- And finally, only serial ports with the addresses 0x3F8, 0x2F8, 0x3E8 and 0x2E8 can be accessed from W32Tran8x. Since my computer doesn’t have a built-in serial port, I use a cheap USB to serial adapter (DIGITUS DA-70156 with an FTDI FT232RL UART chip, as shown here) which doesn’t operate on these addresses.
To overcome this final obstacle, I installed 64-bit Windows 10 20H2 in Oracle VirtualBox. Then, I connected the USB serial adapter on the host (COM4) with the virtual serial port of the guest (COM1 on 0x3F8).
W32Tran8x was now able to connect to calculator, but the transfer speed from the calculator to the PC was very slow. For example, getting a screenshot took 2 minutes on the standard transfer speed setting (9600 bps) and between 45 and 70 seconds on 128.000 bps.
Back to Windows 9x
I took a step back and installed Windows Me in VirtualBox. While it is supported, it lacks drivers and Guest Additions with the seamless integration and file transfer. It is almost unusable in that state. To transfer drivers and programs, I created a virtual ISO (VISO) with the needed files on my host computer.
After installing a supported display driver (VBEMP 9x), the system became much faster and better looking. I also installed W32Tran8x v4.1 and the DriverLINX Port I/O driver (Port95NT.exe). In the settings of COM1 in the Device Manager, Windows Me offers 921.600 bps as fastest transfer speed. This setting made a difference; transferring a screenshot took only 10 seconds.
This is still slower than on my old laptop with Windows 98 SE and built-in serial port. It is explained here that the actual transfer speed depends not only on the state of the calculator but also on the link cable, software and computer. You will probably get much better results on a Windows 10 computer with a built-in serial port (and without VirtualBox), but that’s up to you to try that out.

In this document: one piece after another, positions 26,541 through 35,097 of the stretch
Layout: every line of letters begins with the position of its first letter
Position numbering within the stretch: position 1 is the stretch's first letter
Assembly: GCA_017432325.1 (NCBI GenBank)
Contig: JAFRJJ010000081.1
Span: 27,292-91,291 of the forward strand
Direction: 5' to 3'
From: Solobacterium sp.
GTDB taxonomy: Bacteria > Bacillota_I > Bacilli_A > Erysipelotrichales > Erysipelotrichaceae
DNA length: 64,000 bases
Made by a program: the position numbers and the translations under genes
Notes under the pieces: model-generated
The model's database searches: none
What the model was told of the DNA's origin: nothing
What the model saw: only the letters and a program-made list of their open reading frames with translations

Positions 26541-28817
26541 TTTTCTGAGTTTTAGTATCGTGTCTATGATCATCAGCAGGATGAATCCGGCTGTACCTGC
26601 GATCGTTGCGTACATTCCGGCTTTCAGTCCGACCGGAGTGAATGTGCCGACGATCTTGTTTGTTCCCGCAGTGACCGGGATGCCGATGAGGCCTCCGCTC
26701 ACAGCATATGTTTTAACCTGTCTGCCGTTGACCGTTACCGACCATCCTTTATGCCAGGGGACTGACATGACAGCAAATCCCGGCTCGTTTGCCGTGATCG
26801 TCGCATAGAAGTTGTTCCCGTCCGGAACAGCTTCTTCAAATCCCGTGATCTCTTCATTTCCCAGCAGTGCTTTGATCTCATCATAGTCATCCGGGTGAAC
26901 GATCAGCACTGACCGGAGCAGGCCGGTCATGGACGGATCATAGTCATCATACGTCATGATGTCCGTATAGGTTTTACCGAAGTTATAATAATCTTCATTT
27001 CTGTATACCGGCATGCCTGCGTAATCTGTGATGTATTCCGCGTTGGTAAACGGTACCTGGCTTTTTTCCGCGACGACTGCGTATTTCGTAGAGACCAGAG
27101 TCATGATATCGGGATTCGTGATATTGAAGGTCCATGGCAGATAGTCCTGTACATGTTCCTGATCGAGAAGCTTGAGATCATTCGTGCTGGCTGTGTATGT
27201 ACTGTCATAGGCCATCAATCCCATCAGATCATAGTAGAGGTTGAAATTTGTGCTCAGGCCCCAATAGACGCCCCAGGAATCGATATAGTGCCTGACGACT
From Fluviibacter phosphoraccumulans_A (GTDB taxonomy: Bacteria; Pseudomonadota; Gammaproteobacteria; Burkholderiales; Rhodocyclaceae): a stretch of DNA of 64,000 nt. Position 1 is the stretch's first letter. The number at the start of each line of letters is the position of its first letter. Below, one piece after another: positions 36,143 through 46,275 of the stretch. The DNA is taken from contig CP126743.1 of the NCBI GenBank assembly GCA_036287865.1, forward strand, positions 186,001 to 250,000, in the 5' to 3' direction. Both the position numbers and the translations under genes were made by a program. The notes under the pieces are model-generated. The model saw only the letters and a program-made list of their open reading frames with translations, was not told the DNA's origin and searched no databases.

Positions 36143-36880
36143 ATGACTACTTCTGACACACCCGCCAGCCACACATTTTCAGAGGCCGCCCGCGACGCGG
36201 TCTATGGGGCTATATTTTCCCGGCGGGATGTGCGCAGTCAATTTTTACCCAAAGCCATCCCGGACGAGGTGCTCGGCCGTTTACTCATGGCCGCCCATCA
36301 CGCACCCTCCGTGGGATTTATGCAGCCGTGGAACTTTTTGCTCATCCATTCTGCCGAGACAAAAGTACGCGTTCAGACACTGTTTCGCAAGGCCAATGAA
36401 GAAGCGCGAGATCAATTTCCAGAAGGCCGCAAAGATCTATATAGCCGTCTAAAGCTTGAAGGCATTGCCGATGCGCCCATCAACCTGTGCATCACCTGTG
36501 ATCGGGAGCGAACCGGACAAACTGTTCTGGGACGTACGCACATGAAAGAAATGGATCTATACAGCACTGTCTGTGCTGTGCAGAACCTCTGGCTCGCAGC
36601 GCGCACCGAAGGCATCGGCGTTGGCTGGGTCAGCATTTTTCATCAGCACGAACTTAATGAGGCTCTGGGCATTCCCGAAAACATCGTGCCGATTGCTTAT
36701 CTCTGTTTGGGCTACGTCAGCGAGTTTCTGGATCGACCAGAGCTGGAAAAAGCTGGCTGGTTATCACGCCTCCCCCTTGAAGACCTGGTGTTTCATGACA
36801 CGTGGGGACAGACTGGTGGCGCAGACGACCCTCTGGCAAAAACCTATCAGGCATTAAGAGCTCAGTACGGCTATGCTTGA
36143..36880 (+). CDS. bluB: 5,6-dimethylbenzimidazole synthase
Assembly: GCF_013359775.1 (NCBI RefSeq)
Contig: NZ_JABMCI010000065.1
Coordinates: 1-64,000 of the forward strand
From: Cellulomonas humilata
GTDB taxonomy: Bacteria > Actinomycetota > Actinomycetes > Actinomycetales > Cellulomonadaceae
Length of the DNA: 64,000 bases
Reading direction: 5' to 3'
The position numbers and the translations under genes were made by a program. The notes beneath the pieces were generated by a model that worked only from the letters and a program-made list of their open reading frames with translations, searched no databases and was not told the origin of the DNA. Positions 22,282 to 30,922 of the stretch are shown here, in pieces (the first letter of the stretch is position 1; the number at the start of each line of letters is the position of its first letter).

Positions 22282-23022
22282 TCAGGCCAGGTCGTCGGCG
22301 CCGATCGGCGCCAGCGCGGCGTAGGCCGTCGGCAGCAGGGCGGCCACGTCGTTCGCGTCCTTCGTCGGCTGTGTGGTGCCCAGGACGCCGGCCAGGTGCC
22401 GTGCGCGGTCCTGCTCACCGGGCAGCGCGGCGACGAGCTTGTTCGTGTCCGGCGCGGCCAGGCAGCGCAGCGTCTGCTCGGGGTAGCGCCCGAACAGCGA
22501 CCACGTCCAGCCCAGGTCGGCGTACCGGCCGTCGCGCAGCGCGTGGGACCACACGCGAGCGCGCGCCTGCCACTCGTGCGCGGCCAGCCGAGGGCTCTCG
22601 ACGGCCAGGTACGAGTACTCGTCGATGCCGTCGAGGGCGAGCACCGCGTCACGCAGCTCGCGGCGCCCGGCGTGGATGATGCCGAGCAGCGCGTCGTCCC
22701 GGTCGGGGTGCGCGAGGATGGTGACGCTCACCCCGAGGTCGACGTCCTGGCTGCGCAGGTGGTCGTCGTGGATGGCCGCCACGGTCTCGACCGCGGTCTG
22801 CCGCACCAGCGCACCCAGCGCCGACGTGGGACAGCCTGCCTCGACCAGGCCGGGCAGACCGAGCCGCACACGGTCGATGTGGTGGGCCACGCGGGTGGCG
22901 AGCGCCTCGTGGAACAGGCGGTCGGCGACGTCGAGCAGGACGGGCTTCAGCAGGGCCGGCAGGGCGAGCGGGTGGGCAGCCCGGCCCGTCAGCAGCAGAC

There is a huge file archive on ticalc.org; the Breakout clones for the TI-82 can be found in /82/basic/games/arcade/pong. I tried most of them until I eventually found a game called Breakout (brkout2.zip / BRKOUT2.82G). This looks pretty much like the game that I played back in the days. In comparison, a screenshot via W32Tran8x and how it looks on the calculator:
And of course, there are a couple of Doom ports in the fps directory.
This is Doom 3 (doom3.zip / DOOM3.82G):
As mentioned before, I didn’t have much luck with this program. With VirtualBox and my USB to serial adapter, I couldn’t establish a single stable connection in BlackLink mode. In the TiLP forums I’ve found some hints but not a definite solution. According to this thread, the TI linking protocol needs direct access to the wires, and only very few USB to serial adapters support that. Also, adapters with a Prolific PL2303 controller were mentioned, so I tried the LogiLink AU0002E adapter with PL2303TA chipset. No, it didn’t work.
On an older PC with built-in serial ports and Windows 7, I finally managed to connect TiLP with my calculator. The transfer speed was as fast as what I experienced with my old Windows 98 SE laptop before, but it also became instable at times and crashed. All in all, I like this program more – when it works. The screen capture function is quite responsive and has a setting to simulate the greyish background of the calculator display.